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Reefer Madness comes to a local joint

Four twenty-twenty vision for the latest MUSE feat.

Graphic Designed by Robert Meek

The director of Reefer Madness has more hemp-infused kombucha than he knows what to do with.

When I walk into the PACT Centre’s theatre space, stagehands are putting together the set: a crooked high school sign flanked by two American flags hanging slack. I sit in the front row, joined by Robert Meek (that kombucha-happy director—the drinks were donated to the production team) and lead actor Jayden Castle.

“That needs to be turned straight,” Meek says of the sign, before turning to me to explain the show.

Reefer Madness, a production by MUSE (Sydney University Musical Ensemble), brought a haze of smooth jazz and slick satire to the PACT Centre last weekend. The show parodies a 1936 American anti-marijuana propaganda film of the same name, which promoted fear over the encroachment of “reefer” (weed) from Mexico into the homes of Middle America. The film was rediscovered in the 1970s, and in 1998 Kevin Murphy and Dan Studney created the musical adaptation, which lampoons the hysteria of the war on drugs.

Reefer Madness [uses] silliness as a mechanism to promote a clear message against propaganda, against government-sanctioned shifting of ideologies among the general public,” Meek says.

According to Meek, Reefer Madness is an edgy alternative to MUSE’s usual fare of classic musicals, taking risks with its political commentary and general irreverence. Yet while it departs from the likes of, say, Gershwin, Meek thinks Reefer Madness works perfectly as a musical, since the genre’s over-the-top style matches the war on drugs’ melodrama.

Meek and his creative colleagues have been challenged to strike a “balance of sensitivity” with the show’s edgier content. Meek says the show has outdated lines—some casually using rape as a kind of comedy—which a contemporary audience wouldn’t accept as appropriate for satire. While Meek and his team chose to excise those lines, they did decide to keep racially charged remarks in the script, since the war of drugs has always harmed racialized communities like African Americans.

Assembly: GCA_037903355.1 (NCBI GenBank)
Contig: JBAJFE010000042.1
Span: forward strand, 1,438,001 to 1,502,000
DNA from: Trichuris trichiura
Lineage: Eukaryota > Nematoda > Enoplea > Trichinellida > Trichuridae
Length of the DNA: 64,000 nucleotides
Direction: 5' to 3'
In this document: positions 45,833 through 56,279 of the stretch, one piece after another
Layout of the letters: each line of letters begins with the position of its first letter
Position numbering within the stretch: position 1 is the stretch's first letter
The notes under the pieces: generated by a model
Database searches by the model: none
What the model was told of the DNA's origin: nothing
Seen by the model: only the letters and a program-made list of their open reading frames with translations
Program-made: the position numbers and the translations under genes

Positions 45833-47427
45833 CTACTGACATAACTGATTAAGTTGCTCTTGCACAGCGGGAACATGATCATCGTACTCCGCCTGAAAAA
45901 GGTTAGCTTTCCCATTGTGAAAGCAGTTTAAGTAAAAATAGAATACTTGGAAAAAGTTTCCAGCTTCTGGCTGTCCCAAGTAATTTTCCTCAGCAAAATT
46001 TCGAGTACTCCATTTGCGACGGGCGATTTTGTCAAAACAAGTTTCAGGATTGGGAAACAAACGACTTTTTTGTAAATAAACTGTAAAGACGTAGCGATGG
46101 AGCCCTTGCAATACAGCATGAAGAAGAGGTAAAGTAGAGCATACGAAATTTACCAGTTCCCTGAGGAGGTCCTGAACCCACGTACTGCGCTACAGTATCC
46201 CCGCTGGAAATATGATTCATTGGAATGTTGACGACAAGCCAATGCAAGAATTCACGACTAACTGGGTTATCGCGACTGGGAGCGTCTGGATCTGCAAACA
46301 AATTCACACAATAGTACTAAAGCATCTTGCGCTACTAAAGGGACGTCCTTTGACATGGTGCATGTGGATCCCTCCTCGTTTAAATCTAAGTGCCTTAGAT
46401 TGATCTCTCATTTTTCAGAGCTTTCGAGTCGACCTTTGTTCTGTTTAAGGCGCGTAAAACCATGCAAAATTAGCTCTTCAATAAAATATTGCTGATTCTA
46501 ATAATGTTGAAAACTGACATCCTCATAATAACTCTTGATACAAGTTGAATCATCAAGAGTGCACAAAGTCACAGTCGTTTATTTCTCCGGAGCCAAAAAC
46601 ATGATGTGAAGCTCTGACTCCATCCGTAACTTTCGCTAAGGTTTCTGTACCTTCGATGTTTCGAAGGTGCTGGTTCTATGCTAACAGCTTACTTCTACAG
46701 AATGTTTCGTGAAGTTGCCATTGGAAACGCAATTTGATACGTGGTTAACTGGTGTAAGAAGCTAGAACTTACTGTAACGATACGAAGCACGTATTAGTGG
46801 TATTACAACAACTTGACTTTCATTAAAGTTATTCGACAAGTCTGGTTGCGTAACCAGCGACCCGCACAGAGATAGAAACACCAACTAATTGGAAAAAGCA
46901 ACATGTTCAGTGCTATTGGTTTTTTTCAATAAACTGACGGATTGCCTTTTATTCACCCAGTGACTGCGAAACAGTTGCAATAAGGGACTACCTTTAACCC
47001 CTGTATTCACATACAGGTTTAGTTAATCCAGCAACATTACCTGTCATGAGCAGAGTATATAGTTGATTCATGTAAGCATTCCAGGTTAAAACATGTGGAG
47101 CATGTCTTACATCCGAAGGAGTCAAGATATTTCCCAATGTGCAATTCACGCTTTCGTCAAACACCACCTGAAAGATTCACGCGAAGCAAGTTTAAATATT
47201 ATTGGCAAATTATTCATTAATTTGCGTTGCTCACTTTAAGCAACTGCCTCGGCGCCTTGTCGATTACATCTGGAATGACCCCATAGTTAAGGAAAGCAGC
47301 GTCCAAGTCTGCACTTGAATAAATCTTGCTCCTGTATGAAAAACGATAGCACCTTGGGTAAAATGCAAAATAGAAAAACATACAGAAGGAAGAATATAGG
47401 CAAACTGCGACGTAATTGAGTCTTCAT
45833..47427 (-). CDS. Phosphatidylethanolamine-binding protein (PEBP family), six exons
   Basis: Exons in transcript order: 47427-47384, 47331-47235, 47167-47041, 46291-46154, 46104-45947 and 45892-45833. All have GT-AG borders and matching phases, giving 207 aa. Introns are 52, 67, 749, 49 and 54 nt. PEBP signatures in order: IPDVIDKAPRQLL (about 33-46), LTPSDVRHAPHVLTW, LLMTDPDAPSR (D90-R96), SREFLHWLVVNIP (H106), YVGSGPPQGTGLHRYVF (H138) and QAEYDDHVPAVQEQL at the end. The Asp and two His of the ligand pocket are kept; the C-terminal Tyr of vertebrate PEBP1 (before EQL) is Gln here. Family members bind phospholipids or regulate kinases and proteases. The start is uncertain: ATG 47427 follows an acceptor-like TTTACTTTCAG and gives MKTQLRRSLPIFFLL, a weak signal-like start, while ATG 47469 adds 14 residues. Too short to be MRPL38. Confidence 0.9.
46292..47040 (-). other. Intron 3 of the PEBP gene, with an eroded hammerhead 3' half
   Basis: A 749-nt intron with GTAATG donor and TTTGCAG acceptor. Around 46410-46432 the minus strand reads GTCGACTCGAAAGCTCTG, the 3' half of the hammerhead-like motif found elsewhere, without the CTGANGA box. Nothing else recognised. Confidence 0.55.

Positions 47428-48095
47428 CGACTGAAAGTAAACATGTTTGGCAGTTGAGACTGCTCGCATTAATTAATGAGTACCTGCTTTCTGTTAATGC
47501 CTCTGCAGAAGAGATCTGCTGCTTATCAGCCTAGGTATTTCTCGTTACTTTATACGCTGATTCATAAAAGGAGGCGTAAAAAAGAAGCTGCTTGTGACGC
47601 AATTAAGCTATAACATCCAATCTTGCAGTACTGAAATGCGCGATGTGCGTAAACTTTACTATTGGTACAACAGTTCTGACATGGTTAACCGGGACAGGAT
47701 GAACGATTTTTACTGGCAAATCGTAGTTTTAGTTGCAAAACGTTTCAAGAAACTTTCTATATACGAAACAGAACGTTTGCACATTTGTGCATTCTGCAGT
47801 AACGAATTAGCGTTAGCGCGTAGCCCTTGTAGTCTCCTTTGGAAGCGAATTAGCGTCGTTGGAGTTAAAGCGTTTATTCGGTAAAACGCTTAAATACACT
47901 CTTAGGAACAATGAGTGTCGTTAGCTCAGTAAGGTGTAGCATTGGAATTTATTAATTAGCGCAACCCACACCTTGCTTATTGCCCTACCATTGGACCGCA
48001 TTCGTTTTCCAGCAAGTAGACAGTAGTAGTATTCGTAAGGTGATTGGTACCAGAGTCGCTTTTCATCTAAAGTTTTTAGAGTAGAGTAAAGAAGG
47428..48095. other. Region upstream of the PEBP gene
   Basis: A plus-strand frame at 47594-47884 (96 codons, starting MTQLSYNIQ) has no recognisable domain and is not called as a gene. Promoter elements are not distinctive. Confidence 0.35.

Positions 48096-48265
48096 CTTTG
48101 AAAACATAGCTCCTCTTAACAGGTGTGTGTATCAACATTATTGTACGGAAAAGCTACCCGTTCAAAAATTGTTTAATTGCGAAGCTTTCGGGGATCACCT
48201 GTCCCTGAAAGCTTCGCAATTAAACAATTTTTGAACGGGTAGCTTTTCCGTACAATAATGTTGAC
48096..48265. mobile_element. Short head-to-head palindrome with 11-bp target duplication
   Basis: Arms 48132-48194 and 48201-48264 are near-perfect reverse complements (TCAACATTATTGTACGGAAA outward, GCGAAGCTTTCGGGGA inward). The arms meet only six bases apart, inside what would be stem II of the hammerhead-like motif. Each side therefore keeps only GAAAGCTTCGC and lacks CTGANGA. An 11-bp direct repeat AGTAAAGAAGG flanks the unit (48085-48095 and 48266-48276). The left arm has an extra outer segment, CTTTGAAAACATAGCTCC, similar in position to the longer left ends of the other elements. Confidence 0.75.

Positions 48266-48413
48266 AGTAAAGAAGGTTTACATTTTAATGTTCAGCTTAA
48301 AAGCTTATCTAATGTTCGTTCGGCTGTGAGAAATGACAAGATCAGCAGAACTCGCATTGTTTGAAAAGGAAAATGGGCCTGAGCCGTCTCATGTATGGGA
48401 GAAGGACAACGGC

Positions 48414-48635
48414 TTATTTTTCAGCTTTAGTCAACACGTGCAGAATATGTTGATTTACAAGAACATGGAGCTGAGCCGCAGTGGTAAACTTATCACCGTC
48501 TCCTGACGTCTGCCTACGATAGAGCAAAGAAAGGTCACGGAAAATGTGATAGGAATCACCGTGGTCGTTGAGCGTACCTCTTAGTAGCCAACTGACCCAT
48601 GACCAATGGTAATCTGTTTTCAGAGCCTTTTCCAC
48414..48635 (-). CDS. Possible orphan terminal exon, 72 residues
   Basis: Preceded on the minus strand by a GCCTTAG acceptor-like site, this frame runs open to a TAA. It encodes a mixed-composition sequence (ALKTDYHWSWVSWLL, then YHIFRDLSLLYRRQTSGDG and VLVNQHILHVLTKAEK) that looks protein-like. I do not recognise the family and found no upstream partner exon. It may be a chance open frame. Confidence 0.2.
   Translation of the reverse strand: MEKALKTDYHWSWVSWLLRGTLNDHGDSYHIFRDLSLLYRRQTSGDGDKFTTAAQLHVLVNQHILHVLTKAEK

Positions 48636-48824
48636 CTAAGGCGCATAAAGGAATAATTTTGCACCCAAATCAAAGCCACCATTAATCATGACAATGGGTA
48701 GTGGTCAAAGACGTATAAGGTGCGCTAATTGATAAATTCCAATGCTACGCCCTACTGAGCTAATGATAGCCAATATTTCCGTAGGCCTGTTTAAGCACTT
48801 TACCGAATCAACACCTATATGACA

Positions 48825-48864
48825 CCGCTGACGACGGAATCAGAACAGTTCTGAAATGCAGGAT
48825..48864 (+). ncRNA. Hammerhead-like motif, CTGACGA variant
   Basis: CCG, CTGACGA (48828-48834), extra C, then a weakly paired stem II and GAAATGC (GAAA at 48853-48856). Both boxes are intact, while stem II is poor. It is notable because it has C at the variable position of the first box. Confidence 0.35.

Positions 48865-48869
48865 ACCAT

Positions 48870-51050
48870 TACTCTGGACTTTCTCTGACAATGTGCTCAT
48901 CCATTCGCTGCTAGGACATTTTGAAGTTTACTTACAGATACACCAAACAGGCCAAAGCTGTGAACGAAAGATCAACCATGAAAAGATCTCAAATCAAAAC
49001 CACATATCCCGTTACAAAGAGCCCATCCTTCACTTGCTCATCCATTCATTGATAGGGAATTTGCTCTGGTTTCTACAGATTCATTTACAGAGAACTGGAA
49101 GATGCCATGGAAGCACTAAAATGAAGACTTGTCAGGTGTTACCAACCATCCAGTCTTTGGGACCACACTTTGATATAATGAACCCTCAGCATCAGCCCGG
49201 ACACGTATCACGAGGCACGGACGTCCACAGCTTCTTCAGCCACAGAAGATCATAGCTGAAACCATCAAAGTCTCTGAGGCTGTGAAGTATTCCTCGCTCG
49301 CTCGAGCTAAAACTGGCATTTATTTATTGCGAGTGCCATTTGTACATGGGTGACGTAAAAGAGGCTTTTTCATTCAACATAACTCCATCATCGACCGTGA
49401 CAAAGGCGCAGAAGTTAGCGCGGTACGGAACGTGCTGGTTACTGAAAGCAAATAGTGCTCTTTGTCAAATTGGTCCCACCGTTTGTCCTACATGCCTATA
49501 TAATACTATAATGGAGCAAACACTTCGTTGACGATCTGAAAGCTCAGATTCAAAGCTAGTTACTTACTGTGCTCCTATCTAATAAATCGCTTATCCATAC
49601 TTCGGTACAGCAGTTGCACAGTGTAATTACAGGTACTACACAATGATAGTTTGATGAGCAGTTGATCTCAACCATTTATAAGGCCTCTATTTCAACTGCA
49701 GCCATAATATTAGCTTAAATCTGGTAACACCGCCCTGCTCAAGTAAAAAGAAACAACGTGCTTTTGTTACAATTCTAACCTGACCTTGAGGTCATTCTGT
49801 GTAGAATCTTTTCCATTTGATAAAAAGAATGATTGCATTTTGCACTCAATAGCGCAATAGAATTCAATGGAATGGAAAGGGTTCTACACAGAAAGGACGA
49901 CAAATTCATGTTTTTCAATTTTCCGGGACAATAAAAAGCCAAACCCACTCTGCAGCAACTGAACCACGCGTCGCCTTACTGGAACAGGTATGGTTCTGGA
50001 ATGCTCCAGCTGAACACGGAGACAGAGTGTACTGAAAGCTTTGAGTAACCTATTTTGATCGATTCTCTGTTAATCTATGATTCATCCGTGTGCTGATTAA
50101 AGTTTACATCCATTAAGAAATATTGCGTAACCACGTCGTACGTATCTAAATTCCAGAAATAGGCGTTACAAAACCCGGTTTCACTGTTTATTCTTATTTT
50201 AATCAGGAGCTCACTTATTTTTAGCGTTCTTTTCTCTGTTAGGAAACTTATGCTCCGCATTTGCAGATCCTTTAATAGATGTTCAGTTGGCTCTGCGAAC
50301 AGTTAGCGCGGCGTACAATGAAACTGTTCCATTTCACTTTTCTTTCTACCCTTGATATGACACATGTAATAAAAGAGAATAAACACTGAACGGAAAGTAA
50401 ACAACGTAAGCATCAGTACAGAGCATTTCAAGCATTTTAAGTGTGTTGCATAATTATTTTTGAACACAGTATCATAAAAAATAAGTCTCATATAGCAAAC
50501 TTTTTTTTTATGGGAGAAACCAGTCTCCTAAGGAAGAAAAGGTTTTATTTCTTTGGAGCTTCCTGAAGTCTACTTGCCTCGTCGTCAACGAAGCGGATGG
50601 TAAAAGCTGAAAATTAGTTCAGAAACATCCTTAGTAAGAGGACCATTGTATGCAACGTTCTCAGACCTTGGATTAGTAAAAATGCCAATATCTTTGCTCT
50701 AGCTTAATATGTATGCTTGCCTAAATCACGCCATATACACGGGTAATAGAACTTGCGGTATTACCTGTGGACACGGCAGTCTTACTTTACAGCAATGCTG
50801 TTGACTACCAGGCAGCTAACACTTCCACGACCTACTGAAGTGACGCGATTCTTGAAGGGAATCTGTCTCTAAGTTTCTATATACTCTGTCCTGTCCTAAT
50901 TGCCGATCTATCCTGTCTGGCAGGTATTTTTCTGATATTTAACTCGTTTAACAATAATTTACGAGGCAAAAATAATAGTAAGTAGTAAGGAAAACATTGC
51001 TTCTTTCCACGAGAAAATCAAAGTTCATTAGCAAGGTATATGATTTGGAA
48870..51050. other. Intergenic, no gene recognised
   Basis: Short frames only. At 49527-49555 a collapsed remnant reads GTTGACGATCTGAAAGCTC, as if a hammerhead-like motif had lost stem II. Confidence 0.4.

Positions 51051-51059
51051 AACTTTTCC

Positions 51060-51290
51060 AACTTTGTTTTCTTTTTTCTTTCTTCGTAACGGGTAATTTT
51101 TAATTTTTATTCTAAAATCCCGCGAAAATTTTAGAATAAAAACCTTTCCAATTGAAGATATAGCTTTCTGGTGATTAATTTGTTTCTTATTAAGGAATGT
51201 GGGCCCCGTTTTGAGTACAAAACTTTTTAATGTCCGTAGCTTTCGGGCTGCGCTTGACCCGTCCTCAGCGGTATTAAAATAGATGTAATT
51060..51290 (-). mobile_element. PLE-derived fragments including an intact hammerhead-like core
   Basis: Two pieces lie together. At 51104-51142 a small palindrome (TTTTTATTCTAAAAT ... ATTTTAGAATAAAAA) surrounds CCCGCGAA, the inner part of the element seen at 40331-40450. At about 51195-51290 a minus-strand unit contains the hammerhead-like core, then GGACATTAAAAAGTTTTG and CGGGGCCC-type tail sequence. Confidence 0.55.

“Those are lines that make sense within the realm of the show to yank the audience out of the comfort of the satire,” Meek says. “[They] remind everyone that this silly show is all about a really awful thing that’s happened in history.”

That said, Castle says the joys far outweigh the challenges, with the cast and crew (who range in age from 18 to 30) gaining close connections over the course of the process. As Meek notes, the cast and crew have a group chat where everyone has to send a fire emoji at 4:20 p.m. every single day within one minute—and producer Britt Spry even has a daily alarm set at 4:19 p.m. so she doesn’t miss it.

(“Yeah,” Spry says, looking over and smiling from her seat nearby.)

Ultimately, Meek says, the show has something for everyone, with searing comedy, tight choreography, and virtuosic music that’s “way more brilliant than it needs to have been.”

Reefer Madness is one half of a repertory season: MUSE’s production of Little Shop of Horrors is coming up on 9-16 October in the PACT Theatre. The company is currently gearing up to select its next major production, set to go up in Semester 1, 2020—and it’s looking for new artists and performers to join the team.

“One of the benefits of doing small productions with a student society is you get to explore the [cutting-edge] side of musical theatre,” Meek says. “[In terms of ‘coolness’ and emotional depth,] there’s so much possible within the medium.”

I left PACT to kill time before the show—a bottle of hemp-infused kombucha in hand.